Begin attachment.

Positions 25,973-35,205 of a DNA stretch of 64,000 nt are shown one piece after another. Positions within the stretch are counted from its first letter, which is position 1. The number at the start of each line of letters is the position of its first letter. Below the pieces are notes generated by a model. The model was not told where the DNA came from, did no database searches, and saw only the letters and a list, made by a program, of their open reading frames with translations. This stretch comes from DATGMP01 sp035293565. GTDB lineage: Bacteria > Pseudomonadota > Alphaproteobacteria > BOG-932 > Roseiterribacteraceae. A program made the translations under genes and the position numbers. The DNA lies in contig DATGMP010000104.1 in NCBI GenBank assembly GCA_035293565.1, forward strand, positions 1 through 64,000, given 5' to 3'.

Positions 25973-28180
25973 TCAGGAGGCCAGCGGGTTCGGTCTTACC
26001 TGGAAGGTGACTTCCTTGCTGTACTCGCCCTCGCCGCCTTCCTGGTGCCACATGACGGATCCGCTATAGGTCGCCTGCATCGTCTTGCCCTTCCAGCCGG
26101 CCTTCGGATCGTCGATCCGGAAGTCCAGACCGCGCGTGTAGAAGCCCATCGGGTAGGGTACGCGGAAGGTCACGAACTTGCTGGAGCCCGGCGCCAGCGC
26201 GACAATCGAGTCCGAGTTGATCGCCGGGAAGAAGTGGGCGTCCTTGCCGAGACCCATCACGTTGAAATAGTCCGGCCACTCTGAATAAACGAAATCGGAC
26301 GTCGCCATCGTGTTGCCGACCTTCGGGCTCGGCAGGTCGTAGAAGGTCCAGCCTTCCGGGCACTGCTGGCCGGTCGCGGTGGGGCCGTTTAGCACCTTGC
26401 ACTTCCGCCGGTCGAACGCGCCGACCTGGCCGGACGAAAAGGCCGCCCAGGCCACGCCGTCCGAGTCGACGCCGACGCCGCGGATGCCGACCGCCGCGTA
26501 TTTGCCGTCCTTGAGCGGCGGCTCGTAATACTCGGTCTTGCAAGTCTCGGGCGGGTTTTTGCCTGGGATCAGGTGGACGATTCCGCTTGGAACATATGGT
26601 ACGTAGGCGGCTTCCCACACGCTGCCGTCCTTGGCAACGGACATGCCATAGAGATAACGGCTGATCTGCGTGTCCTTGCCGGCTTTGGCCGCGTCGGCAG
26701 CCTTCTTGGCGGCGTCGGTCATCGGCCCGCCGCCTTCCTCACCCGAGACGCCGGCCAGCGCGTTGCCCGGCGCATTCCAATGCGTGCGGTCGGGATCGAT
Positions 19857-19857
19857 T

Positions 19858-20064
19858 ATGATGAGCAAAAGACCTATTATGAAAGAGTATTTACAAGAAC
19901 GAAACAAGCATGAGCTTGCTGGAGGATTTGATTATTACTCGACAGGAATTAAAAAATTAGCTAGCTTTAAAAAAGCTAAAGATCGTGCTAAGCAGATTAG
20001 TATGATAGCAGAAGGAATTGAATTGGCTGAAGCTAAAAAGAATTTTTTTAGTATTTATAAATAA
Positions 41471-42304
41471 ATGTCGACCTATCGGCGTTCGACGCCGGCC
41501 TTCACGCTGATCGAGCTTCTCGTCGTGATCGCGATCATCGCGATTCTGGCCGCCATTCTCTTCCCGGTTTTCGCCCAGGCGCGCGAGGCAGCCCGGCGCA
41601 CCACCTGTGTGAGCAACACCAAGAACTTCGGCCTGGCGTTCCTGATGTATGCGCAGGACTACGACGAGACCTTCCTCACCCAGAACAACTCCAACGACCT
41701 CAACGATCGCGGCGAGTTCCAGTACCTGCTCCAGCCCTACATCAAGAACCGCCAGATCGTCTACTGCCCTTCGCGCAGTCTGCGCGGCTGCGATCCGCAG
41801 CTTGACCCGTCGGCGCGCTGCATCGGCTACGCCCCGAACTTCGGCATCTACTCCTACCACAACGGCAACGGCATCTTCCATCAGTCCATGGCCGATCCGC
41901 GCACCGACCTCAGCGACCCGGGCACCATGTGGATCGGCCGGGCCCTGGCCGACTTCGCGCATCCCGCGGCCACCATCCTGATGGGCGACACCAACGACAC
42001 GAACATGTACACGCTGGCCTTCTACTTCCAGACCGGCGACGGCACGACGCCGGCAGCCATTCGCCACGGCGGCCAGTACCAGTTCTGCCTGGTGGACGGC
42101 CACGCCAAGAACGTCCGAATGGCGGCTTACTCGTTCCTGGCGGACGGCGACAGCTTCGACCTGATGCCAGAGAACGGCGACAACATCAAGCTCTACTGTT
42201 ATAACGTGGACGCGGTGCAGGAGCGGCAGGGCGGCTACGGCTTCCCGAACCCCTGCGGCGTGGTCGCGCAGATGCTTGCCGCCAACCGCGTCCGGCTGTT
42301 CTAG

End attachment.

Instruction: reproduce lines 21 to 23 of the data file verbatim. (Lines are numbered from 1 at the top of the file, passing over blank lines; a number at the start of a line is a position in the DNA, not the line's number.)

41601 CCACCTGTGTGAGCAACACCAAGAACTTCGGCCTGGCGTTCCTGATGTATGCGCAGGACTACGACGAGACCTTCCTCACCCAGAACAACTCCAACGACCT
41701 CAACGATCGCGGCGAGTTCCAGTACCTGCTCCAGCCCTACATCAAGAACCGCCAGATCGTCTACTGCCCTTCGCGCAGTCTGCGCGGCTGCGATCCGCAG
41801 CTTGACCCGTCGGCGCGCTGCATCGGCTACGCCCCGAACTTCGGCATCTACTCCTACCACAACGGCAACGGCATCTTCCATCAGTCCATGGCCGATCCGC